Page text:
|The party prepares to fight a group of extras from the "Thriller" video.|
After the last posting, which left me in the city of Olanthen, I decided to circle the map in a counter-clockwise direction and see what I encountered. I soon found myself in a depressed city called Poitle's Lock, where I completed two quests: the recovery of a wand needed to defeat a sea serpent from some skeletons, and the recovery of an heirloom that was stolen by some thugs in a heist.
The wand/skeleton crest was ridiculous. I found myself in a series of caves in which I had to travel single file. This would have made combat difficult, but it turned out combat wasn't necessary; the skeletons started falling down dead on their own, and they kept at it--most of them on parts of the map nowhere near me--until they were all gone. I never had to strike a blow. I have no idea what was causing that; my best guess is that the game loaded them up with so much equipment, they got exhausted trying to move and just collapsed.
|Always nice when they kill themselves!|
So that was a freebie. The second quest was a little harder. I had to travel a long way from Poitle's Lock to the center of a forest, where it took a while to find the thugs' fortress. The fortress was huge, and the battle took three hours as I explored every corner of the map trying to find and kill all eight of them. Once I found them, though, they were easy to kill. I've only had a couple authentically difficult combats in the game. They're just really long.
The quest system in Knights of Legend is extremely repetitive. Since I don't have a lot else to tell you tonight, I thought I'd walk you through a little pictorial montage of the process used by essentially every quest in the game.
Step 1: Get a hint from one NPC that another has a quest.
|In this case, I needed to complete the serpent wand quest first.|
Step 2: Ask the quest NPC about the relevant keyword and accept the quest when he asks "will you do this?" No matter what the quest, it will involve the retrieval of some item.
|I was going to make a Ghosbusters joke about his profession before I looked it up and found that a "lockkeeper" is an authentic profession, referring to someone in charge of a lock on a waterway.|
Step 3: Ask around town until someone tells you where the enemies are located.
Step 4: Head out into the wilderness and consult the game map to help narrow down where to search for the enemy base.
|The outdoor areas are pretty. I wish there was more to do in them.|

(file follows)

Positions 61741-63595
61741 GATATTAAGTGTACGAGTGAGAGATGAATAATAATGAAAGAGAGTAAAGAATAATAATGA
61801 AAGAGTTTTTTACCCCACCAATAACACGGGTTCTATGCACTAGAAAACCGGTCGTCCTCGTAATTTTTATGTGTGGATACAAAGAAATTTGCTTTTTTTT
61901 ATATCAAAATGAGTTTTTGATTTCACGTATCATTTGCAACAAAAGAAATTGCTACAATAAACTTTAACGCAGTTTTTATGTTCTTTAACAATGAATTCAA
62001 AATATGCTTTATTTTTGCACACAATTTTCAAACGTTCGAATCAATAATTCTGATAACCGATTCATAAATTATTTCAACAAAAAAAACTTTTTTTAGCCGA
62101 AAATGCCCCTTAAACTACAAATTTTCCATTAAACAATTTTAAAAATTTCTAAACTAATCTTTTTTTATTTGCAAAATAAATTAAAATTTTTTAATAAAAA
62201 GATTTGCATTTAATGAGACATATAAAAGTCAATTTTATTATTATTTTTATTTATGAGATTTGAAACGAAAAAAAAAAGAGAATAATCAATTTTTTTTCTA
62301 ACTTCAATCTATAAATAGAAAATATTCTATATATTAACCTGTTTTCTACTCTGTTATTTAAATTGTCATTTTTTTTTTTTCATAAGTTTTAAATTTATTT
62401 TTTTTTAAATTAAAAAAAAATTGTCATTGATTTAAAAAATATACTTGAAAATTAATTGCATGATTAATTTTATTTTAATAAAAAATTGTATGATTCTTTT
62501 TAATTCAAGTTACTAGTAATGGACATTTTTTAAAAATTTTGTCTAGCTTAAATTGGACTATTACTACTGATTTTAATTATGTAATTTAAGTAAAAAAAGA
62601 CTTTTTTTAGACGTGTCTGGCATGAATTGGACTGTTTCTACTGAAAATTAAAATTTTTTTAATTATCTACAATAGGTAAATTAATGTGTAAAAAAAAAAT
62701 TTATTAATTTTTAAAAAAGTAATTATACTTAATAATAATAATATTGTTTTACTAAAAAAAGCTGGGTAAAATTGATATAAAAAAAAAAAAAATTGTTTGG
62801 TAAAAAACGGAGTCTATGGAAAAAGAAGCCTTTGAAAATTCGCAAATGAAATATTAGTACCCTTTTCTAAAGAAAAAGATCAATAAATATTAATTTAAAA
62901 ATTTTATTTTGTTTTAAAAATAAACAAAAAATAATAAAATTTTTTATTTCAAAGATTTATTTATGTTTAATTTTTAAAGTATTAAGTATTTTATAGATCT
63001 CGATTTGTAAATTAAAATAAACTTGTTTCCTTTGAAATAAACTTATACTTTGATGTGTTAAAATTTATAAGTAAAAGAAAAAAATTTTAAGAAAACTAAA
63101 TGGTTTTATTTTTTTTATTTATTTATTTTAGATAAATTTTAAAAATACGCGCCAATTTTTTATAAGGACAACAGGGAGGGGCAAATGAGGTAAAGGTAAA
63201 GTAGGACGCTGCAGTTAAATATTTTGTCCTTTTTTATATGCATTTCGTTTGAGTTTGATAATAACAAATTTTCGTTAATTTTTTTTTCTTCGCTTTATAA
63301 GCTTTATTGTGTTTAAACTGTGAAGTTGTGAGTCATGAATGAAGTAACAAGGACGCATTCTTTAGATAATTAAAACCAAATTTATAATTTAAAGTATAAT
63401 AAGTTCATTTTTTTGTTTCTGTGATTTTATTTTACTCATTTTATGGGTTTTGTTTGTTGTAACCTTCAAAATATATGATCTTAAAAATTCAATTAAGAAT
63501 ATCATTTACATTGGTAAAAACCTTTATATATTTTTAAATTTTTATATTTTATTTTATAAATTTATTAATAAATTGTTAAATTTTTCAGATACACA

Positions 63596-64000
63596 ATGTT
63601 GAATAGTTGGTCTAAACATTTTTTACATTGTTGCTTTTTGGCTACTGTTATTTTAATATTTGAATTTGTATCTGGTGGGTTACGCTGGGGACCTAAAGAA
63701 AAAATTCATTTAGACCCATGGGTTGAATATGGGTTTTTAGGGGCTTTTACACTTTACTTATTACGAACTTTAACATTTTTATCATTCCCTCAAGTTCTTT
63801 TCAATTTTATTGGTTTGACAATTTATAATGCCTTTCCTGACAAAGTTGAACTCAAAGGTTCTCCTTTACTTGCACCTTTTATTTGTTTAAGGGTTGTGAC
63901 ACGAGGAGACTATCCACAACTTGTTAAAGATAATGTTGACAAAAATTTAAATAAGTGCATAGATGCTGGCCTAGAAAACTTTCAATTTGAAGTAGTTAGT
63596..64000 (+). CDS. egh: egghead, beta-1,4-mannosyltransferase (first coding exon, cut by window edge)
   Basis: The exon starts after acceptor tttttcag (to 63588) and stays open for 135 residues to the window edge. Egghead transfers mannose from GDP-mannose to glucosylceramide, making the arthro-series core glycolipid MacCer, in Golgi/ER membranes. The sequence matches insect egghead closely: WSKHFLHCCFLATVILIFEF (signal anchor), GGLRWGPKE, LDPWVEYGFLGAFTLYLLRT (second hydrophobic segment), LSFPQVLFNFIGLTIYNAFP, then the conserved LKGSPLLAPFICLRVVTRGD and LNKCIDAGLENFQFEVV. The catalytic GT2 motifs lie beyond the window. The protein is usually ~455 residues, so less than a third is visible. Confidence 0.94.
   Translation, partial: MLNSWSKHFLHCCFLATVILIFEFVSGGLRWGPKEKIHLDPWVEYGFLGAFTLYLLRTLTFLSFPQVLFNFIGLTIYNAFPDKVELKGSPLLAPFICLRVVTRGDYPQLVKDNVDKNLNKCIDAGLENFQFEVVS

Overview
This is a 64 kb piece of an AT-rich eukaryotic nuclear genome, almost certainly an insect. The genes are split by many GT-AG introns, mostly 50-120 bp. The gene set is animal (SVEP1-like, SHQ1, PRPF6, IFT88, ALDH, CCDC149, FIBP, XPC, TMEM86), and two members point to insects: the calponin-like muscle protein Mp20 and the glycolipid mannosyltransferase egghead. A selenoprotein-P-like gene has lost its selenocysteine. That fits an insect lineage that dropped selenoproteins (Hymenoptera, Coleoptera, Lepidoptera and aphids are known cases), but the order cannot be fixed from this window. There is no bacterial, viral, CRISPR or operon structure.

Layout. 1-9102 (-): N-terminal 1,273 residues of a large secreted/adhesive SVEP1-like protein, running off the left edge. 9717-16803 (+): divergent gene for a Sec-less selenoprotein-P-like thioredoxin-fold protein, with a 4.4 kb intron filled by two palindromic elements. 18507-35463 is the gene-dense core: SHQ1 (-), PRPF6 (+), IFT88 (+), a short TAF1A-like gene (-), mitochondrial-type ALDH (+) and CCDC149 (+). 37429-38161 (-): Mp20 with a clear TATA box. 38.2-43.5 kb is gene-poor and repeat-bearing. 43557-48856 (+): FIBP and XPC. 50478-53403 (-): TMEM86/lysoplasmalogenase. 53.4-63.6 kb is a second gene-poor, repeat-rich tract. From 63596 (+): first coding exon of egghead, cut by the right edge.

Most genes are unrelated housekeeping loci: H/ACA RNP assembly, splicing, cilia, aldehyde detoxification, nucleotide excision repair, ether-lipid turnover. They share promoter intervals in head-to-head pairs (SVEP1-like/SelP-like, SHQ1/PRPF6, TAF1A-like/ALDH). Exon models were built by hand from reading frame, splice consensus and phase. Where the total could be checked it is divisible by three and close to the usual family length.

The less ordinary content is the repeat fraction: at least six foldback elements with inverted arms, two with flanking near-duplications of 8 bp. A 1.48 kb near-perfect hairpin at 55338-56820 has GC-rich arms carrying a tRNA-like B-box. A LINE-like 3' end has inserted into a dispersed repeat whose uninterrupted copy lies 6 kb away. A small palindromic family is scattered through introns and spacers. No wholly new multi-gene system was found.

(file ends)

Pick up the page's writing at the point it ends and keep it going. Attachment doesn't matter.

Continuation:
|That's where I need to go.|
Step 5: Probably fight a random battle or two on the way.
Step 6: Reach the general area of the enemy base, and wander around until you happen to step on the right pixel. Probably fight another random combat or two in the meantime.
|This is an annoyingly large forest.|
Step 7: When you finally find the enemy base, choose to "partake" of the combat.
Step 8: Count the number of enemies on the initial encounter screen. You want to know how many you have left to track down at any given point during the combat.
|I've yet to fight a combat in which there was more than one type of enemy. Perhaps they don't exist.|
Step 9: When combat begins, try to figure out where you are vis-a-vis the enemies. This might involve a little scouting.
|My party fans out.|
Step 10: Find a good ambush point and lead all the convenient enemies to it. (By the way, the icon used for the enemies is the same no matter what type of enemy you're facing.)
|That's it...one more step.|
Step 11: When the enemies get so far away from the ambush point that it becomes annoying to track them down and lead them back, send your party out into the field to hunt them down instead.
Step 12: Optional. You might find the quest item in a building while you're exploring the combat map. You could take it and flee, but you'd lose out on the experience and gold from the battle.
|All quest items are represented as swords.|
Step 13: Enjoy the victory screen when you finally track down and defeat everyone.
Step 14: Distribute the spoils of war--including the quest item--to your party. You need to try to be equitable with this: because there's no way to trade gold from one character to another, ensuring that everyone has something to sell is really the only way to ensure everyone gets paid.
Step 15: Head back to the city where you got the quest, but don't forget to hit a few random combats along the way!
Step 16: Heave a sigh of relief when the city gates are finally in view.
|This is a nice shot. You can definitely see the locks of Poitle Lock.|
Step 17: Turn in your item and collect your reward, if any.
|He gave me a "Coat of Courage." I thought I was pretty brave already.|
Step 18: Sell all the excess junk you picked up.
Step 19: Go to an abbey and heal any wounds that you received during the combat. If you're lucky, it won't eat up too much of the gold you made.
Step 20: Enjoy the new icon on your awards screen.
|Nine down, something like 15 to go.|
Step 21: For god's sake, save your party, whatever it costs.
|Only in a CRPG is a hotel bill bigger than a hospital bill.|
This limited process unfortunately means that there's really nothing to "discover" as you explore both the world map and the combat map. There are no special encounters, no opportunities to truly role-play, no chests to open, no puzzles to solve, no lore to find outside the NPCs in towns, no combat "bosses." There are no quests that require you to do anything truly different; the game mechanics wouldn't have allowed me to actually slay the sea serpent, for instance. The quests end up being extremely repetitive, as if you were playing Skyrim but only doing Urag gro-Shub's book-fetching quests.
I've been recording all of my battles, hoping to find a real nail-biter that I can use to illustrate the details of the tactical combat--really the only good part of the game--but nothing so far has struck me as a particularly good exemplar. Perhaps next time.
|On to the next one...|